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18 Sep 2023

Eniitan Olorunyomi, Premium Times (Nigeria)

Nigeria: Farmland grabs becoming a serious concern in parts of the country as mining activities take preferential treatment

‘Rush for Solid Minerals Turns Farmers Into Sacrificial Lambs in Nasarawa’ 14 September 2023

Chinese companies are at the forefront of mining activities in Nasarawa State that are taking land away from local farmers. Ilyasu Umar's farmland in Adudu, Nasarawa State, served his family for generations until he was evicted from it in 2021. Adudu is located in Obi Local Government Area of Nasarawa, an agrarian northern Nigerian state with lots of mineral deposits. However, the exploitation of the minerals is turning into woes for the local farming population. The lush green landscape of the area, once devoted to agriculture, is now being devoured by mining operations. Mr Umar, whose 30 hectares of farmland was taken, is in despair like many other farmers who have accused community leaders of supporting mine operators to take their farmlands without compensation…"When the miners started coming into the community, it was a cause for concern for me and the other farmers. The sarkin (chief) has taken all the land from us and said we should not complain about it," he said. Some other villagers corroborated Mr Umar's account of the land takeover. They narrated how mine operators allegedly induced the community's chief into taking land from farmers and handing it over to the mining firms.

…Apart from being displaced from their farms, the farmers also said they received no compensation from the mining company…However, the community leaders and the operators of one of the big mining companies in the village said they did no wrong in the acquisition of the land. Amali Ubangiri, the CEO of Adudu Prospective Mining Ltd., and Imap Mohammed, his associate, initially claimed that their company provided compensation to the affected farmers and also resettled them in new farming locations. Mr Ubangiri said his company started its operations in the village five years ago and paid the appropriate compensation for every farmland it took. He also said the company is actively contributing to the development of the local communities, in line with its corporate social responsibility…When asked to provide details of how the compensation was paid to individual farmers like Mr Umar, Mr Ubangiri acknowledged that his firm did not make any direct payments to the displaced farmers. "Indeed, we didn't provide direct compensation to the farmers, but we diligently fulfil our social responsibilities to the community. For instance, we have contributed to infrastructure development, including road construction in Adudu," Mr Ubangiri explains.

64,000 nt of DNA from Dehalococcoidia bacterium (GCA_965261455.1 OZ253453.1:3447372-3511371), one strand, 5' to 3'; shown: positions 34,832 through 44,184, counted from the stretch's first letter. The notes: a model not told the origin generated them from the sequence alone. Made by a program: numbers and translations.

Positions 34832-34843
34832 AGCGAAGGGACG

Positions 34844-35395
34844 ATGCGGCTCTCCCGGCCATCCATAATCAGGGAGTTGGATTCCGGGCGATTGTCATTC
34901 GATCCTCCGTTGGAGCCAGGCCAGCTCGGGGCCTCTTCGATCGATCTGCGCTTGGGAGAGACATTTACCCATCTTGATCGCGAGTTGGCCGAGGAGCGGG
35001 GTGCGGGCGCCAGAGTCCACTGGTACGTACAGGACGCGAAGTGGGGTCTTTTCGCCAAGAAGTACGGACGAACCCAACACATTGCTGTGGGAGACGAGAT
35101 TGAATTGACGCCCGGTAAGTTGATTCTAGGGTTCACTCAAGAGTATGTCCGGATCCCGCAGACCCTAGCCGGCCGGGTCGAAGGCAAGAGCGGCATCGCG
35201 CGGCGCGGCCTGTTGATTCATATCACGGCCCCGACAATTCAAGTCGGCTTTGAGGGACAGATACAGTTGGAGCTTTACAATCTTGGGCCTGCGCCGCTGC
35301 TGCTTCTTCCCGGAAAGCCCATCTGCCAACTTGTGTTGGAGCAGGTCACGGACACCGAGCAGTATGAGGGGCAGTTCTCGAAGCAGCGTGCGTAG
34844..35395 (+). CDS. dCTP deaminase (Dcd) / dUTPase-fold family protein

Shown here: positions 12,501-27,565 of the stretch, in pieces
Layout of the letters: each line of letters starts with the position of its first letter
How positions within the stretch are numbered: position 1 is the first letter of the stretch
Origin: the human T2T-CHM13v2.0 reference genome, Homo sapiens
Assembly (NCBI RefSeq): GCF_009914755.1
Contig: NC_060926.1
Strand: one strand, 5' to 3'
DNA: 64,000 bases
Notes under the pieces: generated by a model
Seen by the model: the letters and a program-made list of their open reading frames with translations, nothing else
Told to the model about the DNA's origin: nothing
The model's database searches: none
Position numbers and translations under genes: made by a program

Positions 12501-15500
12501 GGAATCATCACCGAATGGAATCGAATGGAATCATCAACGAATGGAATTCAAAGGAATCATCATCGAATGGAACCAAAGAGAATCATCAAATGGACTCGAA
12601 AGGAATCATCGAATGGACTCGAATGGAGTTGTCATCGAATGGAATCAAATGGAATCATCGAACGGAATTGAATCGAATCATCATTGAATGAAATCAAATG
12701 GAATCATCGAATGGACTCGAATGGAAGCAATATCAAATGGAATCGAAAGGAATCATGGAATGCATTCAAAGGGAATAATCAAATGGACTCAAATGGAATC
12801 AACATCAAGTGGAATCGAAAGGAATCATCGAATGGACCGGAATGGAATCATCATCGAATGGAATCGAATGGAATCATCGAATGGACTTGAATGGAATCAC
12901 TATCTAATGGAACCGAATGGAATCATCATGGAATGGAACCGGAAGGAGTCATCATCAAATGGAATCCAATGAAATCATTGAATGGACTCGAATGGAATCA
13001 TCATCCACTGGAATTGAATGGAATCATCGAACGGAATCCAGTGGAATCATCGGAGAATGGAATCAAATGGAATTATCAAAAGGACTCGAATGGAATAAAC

…At the mining site in Toto, this reporter saw extensive extraction of minerals. Two Chinese companies, "Wanwang Global" and "Lideal Mines Ltd.," were carrying out mining operations in Toto. The companies had state-issued mining licenses and were conducting excavations for the exploration of solid minerals, particularly lithium, in Toto. Officials of the two firms declined to speak with this reporter. The spokesperson for "Lideal Mines Ltd" declined to provide a statement, citing ongoing legal issues, while officials at "Wanwang Global" also declined comment…Attah Ademu, an agricultural economist, said farmland grabbing has a broader implication on food security. He said the loss of farmlands disrupts local food production, leading to increased reliance on imported goods and higher food prices. This, in turn, affects the most vulnerable populations, pushing them further into poverty and food insecurity. "Smallholder farmers constitute a significant proportion of all farm holdings in the country. And in turn, many of us living in the urban parts of the country depend on these people for our food. Almost 80 per cent of the food we enjoy comes from these small-scale farmers," he said.